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Though waxed less than a month apart the sessions coupled on this disc spotlight the talents of two stylistically divergent trumpeters. Newman was a Basie Band alum and firmly grounded in the pleasures and politics of swing. Allen’s sound was derived from older New Orleans traditions and his youthful tenure with Louis Armstrong’s big band. The fact that these two players and their Swingville albums presented here work so well together points to the primacy of jazz and it’s ability to ultimately transcend the provincialism of self-imposed boundaries. Swing and New Orleans Ragtime are just appellations for the deeper, all-inclusive tradition, one which both of these men take heavy and audible stock in.
Newman’s up to bat first leading a sophisticated quartet through baker’s half dozen of tunes. “Oh Gee,” written by the obscure trombonist Matthew Gee serves as an effective opener. Newman’s punchy brass works over the opening choruses with a clean, ringing tone before Flanagan’s keys finesse the melody with an amiable touch. “Dacquiri” shifts things south of the border with some Latinized traps work from English and gentle interplay between trumpet and piano. On “Blues for Slim” the four players lock into a seductive union of ideas that has Newman at his most lyrical. “The Very Thought of You” takes their relaxed rapport even further and is almost hypnotic in its mollifying beauty. “For You” moves across similar terrain with English’s fragile cymbals mirroring the sounds of gently snapping fingers. In contrast the brief version of “Strike Up the Band” cooks and shows Newman’s more ebullient side.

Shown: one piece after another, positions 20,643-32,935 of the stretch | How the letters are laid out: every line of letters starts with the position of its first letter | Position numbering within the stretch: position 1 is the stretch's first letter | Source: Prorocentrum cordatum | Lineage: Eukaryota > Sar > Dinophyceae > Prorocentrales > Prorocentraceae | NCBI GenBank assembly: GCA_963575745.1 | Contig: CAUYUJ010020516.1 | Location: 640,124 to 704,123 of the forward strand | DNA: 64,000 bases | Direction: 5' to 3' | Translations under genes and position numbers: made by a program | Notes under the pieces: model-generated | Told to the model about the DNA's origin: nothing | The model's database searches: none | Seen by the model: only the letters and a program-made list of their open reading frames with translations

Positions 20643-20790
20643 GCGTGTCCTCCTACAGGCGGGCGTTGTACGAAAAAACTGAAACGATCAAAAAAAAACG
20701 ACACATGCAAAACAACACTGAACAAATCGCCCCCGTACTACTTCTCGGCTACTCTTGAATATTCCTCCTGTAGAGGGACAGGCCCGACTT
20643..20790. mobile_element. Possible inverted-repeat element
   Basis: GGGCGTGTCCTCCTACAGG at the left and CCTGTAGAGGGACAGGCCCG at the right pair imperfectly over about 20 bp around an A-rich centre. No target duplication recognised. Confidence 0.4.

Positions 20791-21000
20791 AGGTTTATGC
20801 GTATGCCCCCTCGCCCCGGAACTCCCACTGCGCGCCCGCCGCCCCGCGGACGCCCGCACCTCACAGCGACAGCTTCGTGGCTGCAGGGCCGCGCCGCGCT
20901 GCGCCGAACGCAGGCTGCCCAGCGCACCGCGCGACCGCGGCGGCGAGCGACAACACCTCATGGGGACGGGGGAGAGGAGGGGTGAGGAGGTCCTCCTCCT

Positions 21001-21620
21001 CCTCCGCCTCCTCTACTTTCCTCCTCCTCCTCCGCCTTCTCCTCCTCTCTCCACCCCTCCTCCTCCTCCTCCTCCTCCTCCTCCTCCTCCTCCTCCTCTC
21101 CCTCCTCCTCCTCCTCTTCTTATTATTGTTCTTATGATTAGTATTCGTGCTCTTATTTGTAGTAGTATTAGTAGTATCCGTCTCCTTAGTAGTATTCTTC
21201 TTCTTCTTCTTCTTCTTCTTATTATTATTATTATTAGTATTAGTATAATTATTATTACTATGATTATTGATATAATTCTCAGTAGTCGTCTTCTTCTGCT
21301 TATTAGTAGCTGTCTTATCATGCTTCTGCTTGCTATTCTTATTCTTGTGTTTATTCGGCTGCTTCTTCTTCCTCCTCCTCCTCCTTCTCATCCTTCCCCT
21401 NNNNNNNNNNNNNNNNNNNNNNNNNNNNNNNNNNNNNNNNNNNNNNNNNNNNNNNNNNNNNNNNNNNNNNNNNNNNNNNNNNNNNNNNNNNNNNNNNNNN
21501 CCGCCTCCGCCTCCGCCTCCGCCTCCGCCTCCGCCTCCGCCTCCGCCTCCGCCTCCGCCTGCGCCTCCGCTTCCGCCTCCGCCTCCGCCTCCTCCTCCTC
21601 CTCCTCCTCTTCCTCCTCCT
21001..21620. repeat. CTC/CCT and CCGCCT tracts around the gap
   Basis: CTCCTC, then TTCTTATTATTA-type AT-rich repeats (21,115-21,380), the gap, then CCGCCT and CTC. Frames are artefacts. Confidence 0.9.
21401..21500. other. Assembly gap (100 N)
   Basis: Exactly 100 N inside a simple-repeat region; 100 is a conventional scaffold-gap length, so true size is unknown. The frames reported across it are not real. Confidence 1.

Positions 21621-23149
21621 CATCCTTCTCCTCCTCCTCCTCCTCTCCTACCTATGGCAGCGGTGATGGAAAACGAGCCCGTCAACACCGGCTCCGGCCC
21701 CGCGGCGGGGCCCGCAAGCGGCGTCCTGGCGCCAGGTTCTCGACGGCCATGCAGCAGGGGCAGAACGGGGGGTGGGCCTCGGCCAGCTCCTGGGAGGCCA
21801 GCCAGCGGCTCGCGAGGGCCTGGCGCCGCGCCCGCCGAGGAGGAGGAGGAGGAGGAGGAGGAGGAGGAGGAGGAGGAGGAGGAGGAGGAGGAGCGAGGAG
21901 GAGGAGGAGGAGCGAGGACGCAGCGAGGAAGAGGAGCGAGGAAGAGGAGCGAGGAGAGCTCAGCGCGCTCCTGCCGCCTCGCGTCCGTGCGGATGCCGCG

Allen’s sound was of a different era than Newman’s and listing to his unique stylings he reminds me a lot of Pee Wee Russell in both his originality and unpredictability. The back-up band, though populated by obscure players, weaves a supportive fabric for Allen to solo against. Potter is especially effective and incorporates a host of percussive effects with woodblocks and other devices that were important in the arsenals of most New Orleans drummers. Tune lengths are substantially shorter than on Newman’s date and paint in bold relief Allen’s economy of presentation. He’s not one to wax loquacious and often says what he has to say in the space of a few short choruses. Fortunately his brevity is matched with an abiding inclination for growling, guttural effects which he employs on numerous occasions. The truncated nature of the pieces also may be a nostalgic nod to the 78’ era during which his first recordings were documented. There’s also the opportunity to here Allen’s gruff vocals on “I Ain’t Got Nobody” and he belts out the lyrics with the same zest he applies to his horn on the instrumental breaks. If you dig brass this disc has your name on it!
Track Listing: Oh Gee/ Dacquiri/ Blues for Slim/ The Very Thought of You/ For You/ The Continental/ Strike Up the Band/ Nice Work if You Can Get It/ There
Personnel: Joe Newman- trumpet; Tommy Flanagan- piano; Wendell Marshall- bass; Billy English- drums. Henry
Jazz is a creative explosion of individual freedom and communication.
I was first exposed to jazz when I was a kid. My father had a music store.
The best live performance I ever attended was Kenny Garrett in Harlem, New York.
The first jazz record I bought was Saxophone Colossus by Sonny Rollins.
My advice to new listeners is keep listening!